Year-end musings on British Airways sparked by Emirates new Birmingham service

Emirates announced just before Christmas that it was launching a third daily service into Birmingham International from 1st August 2015.  Operated by a Boeing 777, it will be the first EK service out of the airport to have a First Class cabin.

The march of the ‘big 3’ Middle East carriers continues apaceQatar launched Edinburgh this year and has announced plans to go from five flights a week to seven.  It is also doubling its Manchester service to twice daily next year.  Etihad has just announced an upgrade of its in-flight service as it launches its first A380 service to Heathrow.

If you read my review of my Qatar Boeing 787 business class flight this Autumn, you will know I hold them in high regard.  We have also switched – at the insistence of my wife, ironically – to Emirates business class for our regular trips to Dubai to visit my sister-in-law and her family.

Meanwhile, over at British Airways, here is a photograph which tells you everything you need to know about the current state of the airline:

British Airways business class bathroom

I took this photo in a Club World toilet in October.  If you don’t know what it is, it is the flower holder.

‘But where is the flower?’ I hear you say.  The answer is that flowers have been culled by BA management because they cost (let’s guess) £2 per flight.  They were meant to be retained in First bathrooms but I know that was also on the list for culling.

We could put together a long list of other penny-pinching measures, even down to the cancellation of the British Airways Open Day this year.  The downgrading of World Traveller meals and the removal of sparkling wine, for example – although you rarely read about that online as forums tend to be focussed on travellers in premium cabins.  You may remember my course-by-course comparison of Qatar, Emirates and BA business class food this year, which did not end well.

This is before we get to the ludicrous new short-haul interiors, where the Club Europe seat pitch has been slashed from 34 inches to 30 inches.  At the back of economy on some short-haul planes, legroom is now less than you get on Ryanair (29 inches vs 30 inches).  Ryanair is retaining a 30 inch pitch on its recent order for 200 new Boeing 737 aircraft.

Can this really end happily for BA?  The current problems at Tesco seem very relevant, a business which turned to capex freezes (and allegedly dubious accounting, of course) to shore up profits instead of responding positively to Aldi and Lidl and is now paying the price.

It is not difficult to see a scenario within five years where Qatar, Emirates and Etihad – all of whom offer a service vastly superior to BA in premium cabins – are flying 50 planes a day out of the UK.  I imagine it is already close to 30.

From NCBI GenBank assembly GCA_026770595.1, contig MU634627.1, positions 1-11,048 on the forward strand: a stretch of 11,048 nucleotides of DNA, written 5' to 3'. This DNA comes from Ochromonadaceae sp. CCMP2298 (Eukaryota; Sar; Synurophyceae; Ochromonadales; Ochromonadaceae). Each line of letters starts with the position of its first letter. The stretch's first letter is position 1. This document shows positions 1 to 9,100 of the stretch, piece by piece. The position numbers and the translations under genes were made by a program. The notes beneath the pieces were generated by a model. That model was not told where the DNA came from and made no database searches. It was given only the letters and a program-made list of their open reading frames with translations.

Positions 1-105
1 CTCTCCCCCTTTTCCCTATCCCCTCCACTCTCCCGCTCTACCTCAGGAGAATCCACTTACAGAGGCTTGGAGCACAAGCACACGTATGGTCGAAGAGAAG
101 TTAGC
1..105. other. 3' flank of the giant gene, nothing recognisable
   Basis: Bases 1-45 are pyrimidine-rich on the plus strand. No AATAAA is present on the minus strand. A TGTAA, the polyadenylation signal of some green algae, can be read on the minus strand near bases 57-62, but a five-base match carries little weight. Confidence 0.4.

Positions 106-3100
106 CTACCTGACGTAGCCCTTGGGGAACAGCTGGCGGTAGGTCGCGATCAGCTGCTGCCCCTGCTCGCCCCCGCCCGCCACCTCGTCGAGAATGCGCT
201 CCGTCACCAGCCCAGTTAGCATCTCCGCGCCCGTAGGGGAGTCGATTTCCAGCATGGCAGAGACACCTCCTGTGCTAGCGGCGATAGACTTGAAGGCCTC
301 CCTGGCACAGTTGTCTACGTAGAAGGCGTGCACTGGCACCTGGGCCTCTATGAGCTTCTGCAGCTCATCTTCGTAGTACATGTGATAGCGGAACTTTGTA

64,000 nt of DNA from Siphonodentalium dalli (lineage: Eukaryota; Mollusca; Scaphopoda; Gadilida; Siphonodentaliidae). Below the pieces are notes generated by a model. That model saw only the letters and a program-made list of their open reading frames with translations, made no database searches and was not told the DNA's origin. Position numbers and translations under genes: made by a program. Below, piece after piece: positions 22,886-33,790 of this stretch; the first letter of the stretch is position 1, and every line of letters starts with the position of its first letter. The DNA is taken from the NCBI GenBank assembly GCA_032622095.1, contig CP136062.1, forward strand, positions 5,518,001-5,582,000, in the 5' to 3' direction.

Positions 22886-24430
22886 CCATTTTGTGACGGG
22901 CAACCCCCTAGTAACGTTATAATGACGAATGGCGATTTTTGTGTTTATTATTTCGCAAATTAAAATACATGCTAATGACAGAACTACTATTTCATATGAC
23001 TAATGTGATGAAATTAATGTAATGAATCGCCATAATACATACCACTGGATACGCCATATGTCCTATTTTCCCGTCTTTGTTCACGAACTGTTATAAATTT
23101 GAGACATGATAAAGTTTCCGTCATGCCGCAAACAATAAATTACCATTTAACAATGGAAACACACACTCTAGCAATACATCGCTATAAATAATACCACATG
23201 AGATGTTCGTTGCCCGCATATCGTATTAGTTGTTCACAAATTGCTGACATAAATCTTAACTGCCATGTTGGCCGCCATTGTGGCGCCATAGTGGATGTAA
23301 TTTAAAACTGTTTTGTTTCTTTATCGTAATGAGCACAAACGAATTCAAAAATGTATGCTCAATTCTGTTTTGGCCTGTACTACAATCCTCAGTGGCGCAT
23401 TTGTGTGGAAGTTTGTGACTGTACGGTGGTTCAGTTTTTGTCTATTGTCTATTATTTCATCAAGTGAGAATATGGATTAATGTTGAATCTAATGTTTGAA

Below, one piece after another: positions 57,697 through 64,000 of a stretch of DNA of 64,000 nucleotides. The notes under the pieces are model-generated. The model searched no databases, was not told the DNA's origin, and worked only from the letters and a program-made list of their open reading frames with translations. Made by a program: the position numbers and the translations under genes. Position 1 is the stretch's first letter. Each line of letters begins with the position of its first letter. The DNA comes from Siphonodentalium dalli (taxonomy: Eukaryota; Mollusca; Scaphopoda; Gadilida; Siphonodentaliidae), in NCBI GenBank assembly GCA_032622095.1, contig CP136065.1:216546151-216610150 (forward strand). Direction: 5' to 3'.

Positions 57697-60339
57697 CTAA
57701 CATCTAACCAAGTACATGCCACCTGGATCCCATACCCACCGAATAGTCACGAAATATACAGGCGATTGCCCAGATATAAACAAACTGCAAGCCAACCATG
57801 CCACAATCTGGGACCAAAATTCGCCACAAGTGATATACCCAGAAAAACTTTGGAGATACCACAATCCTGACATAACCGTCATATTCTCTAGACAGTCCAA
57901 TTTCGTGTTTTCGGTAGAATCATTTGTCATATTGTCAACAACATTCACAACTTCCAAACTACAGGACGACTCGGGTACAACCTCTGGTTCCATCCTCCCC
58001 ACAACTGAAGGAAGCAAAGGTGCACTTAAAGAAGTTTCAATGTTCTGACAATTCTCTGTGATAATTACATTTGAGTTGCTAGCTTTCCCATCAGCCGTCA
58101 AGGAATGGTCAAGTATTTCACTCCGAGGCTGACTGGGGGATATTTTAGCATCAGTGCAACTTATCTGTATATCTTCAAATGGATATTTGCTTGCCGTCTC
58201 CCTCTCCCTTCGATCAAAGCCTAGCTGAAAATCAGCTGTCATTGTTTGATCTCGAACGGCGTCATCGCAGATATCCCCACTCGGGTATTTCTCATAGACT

Even BA’s oligopoly on North American routes could be under threat.  Historically a lot of people would fly from the US to Heathrow and then transfer to Paris, Frankfurt etc because they valued the flat-bed Club World product.  Flat beds are currently being installed by Air France, KLM, Lufthansa, Aer Lingus, Finnair etc.  airberlin, Iberia, LOT and others are already 100% there – and in general they are better seats than Club World.

Why fly in an inferior BA Club World seat with inferior food to face the overrun transfer desks at Heathrow and a 30 inch seat pitch on your connecting flight to Germany?  Again, look forward five years and British Airways will have the worst long-haul business class product of any major European airline.

There is no doubt that the lower oil price will flatten the British Airways numbers in the short term.  In the longer term, though, the current penny pinching mentality of the airline is going to lead it into a corner from which there is no obvious exit.

(PS.  Since I wrote this last week, I have discovered that Emirates is feeling the pinch as well.  Via One Mile At A Time, it seems that Hennessy Paradis – £525 a bottle at The Whisky Exchange – is being removed from First Class and the business class bar.  Tough times indeed ….)

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Comments

  1. Heavy news. I always like to fly British Airways business to the USA for their flatbeds. But if I have a choice for the same ticket price I will try Emirates etc to the USA.
    The decline in service is the same what happened with KLM business. A cheap products with never smiling cabin crews.

  2. MrHeckles says:

    While acknowledging that CW is some way behind the curve for business class, and on a downwards trajectory – it has a long long long way to go, before I would fly indirect to the U.S.A. via Dubai or Doha (or indeed via Paris or Amsterdam). Now – if Emirates starts flying direct from UK to multiple US gateways, then BA has a very real problem. Until then however, they are in very little peril whatsoever – which I suspect they know.